Phonogram: The Immaterial Girl #1 Review


There are probably a number of long-time fans of the writer-artist team of Kieron Gillen and Jamie McKelvie out there who are happy the pair have finally returned to their first music-themed collaboration, Phonogram: The Immaterial Girl (about people who use music as magic). I, however, as a fan who first encountered their work through The Wicked + The Divine (also about people who use music as magic, but in a slightly different way), see the series as a prelude to that later, greater work. Like a first album that only reaches at what the second album fully grasps. Gillen himself describes the books thusly in the back matter of this first issue (of six): “Phonogram is a stronger kettle of pretension than WicDiv.” That sounds about right.

Granted, the books are preoccupied with different aspects of the music business. The first is about being a fan and critic; the second is about converting fanaticism into creativity. Both involve performance, but what’s being performed in Phonogram isn’t music itself, it’s taste. The titular Immaterial Girl represents that in this third and final volume. Emily (née Claire) traded the self-destructive half of her soul to the being that lives behind the music videos in her television to become cool. In the book’s world, liking music is just as much about defining oneself as genuine enjoyment and what sacrificing part of herself did was turn Emily into a heartless pedant who lost the point years ago. The point being, that music is about being moved without–and in the case of these characters, despite–intellectualizing it.

Emily and her fellow phonomancers love music too deeply and inflict that love on others, calling them foolish or stupid if they don’t agree with what they think is good. This final chapter especially is about the smugness of that. In that way, it’s almost impossible to critique. The book itself is Gillen (who worked in music journalism before comics) in the act of dissecting the act of criticism to reveal the hubris and feelings of inadequacy beneath.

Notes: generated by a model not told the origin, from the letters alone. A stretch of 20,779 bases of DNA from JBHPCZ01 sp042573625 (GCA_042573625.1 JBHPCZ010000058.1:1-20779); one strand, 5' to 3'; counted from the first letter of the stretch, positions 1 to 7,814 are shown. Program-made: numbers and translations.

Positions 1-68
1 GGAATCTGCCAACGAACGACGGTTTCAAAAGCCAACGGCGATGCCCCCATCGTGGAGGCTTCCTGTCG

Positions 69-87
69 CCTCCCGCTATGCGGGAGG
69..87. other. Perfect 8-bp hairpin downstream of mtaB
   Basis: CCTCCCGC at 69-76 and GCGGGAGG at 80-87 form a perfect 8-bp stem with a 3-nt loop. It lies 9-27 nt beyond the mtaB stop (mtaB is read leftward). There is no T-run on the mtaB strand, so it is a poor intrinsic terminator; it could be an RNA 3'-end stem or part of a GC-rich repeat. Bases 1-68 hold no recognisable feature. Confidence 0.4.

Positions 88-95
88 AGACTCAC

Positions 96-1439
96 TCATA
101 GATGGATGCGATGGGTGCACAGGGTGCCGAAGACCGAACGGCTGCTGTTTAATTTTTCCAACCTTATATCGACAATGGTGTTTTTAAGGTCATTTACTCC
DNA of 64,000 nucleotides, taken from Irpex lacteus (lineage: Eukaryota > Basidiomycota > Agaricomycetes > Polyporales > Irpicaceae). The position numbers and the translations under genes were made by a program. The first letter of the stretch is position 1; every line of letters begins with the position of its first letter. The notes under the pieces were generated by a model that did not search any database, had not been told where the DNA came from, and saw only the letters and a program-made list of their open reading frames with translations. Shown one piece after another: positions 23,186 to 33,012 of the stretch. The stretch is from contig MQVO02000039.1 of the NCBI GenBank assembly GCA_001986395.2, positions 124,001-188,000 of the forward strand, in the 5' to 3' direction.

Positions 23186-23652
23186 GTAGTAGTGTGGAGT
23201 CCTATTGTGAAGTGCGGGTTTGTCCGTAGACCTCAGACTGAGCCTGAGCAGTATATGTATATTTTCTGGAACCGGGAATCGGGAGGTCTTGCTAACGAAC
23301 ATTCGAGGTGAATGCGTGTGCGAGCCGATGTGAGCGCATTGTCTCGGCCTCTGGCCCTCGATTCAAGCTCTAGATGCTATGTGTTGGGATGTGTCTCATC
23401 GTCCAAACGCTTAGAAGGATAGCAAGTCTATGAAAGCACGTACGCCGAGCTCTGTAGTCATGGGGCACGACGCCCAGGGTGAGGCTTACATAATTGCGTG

Despite that, I shall try anyway.

The first volume, Rue Britannia, is like an impenetrable concept album you make the mistake of letting be your first introduction to an artist’s style. The second volume, The Singles Club, is more like a compilation of songs on the same theme by different artists with each track given deeper meaning by their juxtaposition. It’s unclear at this stage exactly which Phonogram: The Immaterial Girl more closely resembles, but with five tracks issues left, it’s worth it to let the full thing play out and see how it gels.

Rating: 6.5/10
By day, Marisa Carpico stresses over every detail of America’s election system. By night, she becomes a pop culture and celebrity obsessive. Whether it’s movies, TV or music, she watches and listens to it all so you don’t have to. You can find her risking her life by reading comic books while walking down the crowded streets of New York City, having inappropriate emotional reactions at her iPad screen while riding the subway or occasionally letting her love of a band convince her to stand for hours on end in one of the city’s many purgatorial concert spaces. You can follow her on Twitter to read her insightful social commentary or more likely complain about how cold it is at @MarisaCarpico.

By day, Marisa Carpico stresses over America’s election system. By night, she becomes a pop culture obsessive. Whether it’s movies, TV or music, she watches and listens to it all so you don’t have to.